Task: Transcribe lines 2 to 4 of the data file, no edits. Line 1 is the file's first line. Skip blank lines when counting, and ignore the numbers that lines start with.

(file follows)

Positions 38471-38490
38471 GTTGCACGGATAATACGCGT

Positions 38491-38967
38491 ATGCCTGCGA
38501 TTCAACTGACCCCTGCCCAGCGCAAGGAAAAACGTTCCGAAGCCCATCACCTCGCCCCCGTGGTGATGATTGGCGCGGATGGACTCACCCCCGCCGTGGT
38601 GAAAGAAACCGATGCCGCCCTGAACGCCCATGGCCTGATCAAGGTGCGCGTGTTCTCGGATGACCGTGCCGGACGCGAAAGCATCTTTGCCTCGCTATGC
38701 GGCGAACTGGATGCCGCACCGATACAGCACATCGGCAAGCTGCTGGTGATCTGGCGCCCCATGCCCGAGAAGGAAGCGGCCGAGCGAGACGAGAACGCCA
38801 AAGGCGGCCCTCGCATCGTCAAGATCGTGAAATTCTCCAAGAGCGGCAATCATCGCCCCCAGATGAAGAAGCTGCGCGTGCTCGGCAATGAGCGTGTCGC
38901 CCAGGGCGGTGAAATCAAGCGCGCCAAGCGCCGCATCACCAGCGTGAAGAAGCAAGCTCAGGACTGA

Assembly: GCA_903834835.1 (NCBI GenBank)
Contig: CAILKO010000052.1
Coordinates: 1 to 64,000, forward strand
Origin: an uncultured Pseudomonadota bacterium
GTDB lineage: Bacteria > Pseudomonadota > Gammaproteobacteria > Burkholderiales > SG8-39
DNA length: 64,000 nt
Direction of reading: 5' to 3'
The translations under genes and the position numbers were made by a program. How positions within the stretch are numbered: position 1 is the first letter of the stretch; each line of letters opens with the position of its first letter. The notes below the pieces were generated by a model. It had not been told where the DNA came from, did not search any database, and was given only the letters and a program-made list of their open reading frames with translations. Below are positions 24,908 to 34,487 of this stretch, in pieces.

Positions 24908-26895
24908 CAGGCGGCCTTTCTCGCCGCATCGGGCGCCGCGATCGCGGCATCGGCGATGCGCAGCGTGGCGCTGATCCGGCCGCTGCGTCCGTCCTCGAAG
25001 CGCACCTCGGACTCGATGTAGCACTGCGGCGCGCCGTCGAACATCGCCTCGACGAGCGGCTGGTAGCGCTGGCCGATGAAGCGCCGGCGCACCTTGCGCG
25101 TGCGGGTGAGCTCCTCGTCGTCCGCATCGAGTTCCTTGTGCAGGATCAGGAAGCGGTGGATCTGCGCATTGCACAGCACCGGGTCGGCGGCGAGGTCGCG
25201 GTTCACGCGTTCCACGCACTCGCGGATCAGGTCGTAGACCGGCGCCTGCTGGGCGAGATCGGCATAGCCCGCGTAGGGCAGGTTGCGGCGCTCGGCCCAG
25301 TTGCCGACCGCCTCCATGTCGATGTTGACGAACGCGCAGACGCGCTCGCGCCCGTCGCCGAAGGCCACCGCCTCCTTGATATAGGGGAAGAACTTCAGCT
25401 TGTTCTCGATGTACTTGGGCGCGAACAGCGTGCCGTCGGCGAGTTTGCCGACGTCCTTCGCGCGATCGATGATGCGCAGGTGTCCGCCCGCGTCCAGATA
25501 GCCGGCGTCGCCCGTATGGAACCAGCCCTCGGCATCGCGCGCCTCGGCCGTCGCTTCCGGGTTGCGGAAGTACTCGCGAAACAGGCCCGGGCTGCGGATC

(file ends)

38471 GTTGCACGGATAATACGCGT

Positions 38491-38967
38491 ATGCCTGCGA